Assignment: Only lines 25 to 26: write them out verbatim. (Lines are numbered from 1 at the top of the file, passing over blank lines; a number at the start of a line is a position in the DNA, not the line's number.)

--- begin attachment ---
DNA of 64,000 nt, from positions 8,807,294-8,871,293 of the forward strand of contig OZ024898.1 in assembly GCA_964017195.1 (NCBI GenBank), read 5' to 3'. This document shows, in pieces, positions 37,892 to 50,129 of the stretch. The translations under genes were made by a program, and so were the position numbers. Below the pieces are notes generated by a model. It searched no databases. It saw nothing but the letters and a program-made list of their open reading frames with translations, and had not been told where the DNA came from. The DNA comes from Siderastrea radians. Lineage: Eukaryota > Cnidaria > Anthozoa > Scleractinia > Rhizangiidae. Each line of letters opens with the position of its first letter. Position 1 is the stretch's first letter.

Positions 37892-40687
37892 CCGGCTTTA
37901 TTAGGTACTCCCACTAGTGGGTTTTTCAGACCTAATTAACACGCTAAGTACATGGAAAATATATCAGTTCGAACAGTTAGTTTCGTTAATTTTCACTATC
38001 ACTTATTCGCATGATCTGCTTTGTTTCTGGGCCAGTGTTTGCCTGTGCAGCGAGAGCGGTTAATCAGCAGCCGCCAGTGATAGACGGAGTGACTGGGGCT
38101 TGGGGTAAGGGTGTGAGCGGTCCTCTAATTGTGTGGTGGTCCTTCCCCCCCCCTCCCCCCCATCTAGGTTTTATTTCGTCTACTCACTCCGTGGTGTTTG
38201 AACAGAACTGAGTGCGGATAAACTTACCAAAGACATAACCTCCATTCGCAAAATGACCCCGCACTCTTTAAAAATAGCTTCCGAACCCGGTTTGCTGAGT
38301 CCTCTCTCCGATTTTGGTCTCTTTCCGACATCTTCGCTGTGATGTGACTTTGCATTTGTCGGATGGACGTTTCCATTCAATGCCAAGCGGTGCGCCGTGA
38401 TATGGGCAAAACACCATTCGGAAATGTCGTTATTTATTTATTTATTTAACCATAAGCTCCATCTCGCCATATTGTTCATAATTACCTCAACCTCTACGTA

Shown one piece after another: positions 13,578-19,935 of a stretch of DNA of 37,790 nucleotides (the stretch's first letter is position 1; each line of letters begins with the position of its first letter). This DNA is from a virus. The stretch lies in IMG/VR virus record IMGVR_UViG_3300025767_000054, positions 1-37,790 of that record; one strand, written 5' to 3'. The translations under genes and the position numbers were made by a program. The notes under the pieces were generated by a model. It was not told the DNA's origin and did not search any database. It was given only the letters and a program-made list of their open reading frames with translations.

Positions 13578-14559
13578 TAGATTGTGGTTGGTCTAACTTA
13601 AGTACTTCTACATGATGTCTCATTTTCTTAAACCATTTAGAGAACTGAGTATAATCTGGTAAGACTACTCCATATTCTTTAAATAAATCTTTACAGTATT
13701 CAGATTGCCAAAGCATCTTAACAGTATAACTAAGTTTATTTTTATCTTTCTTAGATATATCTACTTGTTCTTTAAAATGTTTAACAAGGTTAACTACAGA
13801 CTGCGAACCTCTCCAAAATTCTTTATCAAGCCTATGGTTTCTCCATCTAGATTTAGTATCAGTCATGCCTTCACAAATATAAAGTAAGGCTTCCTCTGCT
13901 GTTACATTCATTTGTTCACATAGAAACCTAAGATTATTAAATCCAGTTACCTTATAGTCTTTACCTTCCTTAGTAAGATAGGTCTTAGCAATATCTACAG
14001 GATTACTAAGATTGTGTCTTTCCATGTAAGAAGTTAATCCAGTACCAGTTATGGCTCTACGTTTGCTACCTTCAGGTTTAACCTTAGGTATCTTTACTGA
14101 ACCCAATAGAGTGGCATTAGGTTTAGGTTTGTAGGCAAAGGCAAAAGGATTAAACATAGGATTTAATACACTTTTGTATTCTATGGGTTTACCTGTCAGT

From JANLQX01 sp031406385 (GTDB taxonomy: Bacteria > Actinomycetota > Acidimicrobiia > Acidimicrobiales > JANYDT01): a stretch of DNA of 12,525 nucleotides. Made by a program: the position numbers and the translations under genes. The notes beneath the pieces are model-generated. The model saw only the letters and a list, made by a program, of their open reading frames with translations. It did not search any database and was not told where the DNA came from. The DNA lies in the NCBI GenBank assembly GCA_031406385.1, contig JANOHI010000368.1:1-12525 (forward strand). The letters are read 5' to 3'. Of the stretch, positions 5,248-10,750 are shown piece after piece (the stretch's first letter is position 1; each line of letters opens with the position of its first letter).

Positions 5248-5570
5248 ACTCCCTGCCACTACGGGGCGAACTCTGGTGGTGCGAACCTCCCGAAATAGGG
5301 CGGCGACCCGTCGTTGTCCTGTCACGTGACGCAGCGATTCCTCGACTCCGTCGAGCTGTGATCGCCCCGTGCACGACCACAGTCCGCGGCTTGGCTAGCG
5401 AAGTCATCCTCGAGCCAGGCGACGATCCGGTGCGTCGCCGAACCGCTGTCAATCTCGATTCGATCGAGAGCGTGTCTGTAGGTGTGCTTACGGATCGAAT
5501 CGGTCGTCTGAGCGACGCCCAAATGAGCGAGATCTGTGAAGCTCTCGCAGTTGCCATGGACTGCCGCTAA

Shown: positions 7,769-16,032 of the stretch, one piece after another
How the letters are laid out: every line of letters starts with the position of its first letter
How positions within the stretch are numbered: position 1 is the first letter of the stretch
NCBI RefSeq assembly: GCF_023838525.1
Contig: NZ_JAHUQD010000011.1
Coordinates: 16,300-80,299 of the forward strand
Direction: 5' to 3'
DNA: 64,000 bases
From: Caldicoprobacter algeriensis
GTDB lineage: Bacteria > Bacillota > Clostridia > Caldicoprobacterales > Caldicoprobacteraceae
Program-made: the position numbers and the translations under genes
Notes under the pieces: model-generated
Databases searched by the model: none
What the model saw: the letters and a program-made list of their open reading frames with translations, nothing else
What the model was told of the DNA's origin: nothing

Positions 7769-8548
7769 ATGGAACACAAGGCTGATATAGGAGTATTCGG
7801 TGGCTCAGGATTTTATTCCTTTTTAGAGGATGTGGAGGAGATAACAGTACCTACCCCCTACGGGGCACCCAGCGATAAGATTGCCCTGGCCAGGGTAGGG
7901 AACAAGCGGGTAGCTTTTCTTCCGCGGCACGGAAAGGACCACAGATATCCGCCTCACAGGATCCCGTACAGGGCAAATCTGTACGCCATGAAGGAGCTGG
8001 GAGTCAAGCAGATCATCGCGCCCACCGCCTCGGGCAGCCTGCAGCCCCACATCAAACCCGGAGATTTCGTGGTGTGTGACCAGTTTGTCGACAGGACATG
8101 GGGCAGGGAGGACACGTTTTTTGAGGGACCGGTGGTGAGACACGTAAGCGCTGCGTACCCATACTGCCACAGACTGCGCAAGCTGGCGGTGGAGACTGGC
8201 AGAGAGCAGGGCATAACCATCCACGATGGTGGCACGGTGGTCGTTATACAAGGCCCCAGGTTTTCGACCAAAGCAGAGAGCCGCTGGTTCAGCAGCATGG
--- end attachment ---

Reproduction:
Shown: positions 7,769-16,032 of the stretch, one piece after another
How the letters are laid out: every line of letters starts with the position of its first letter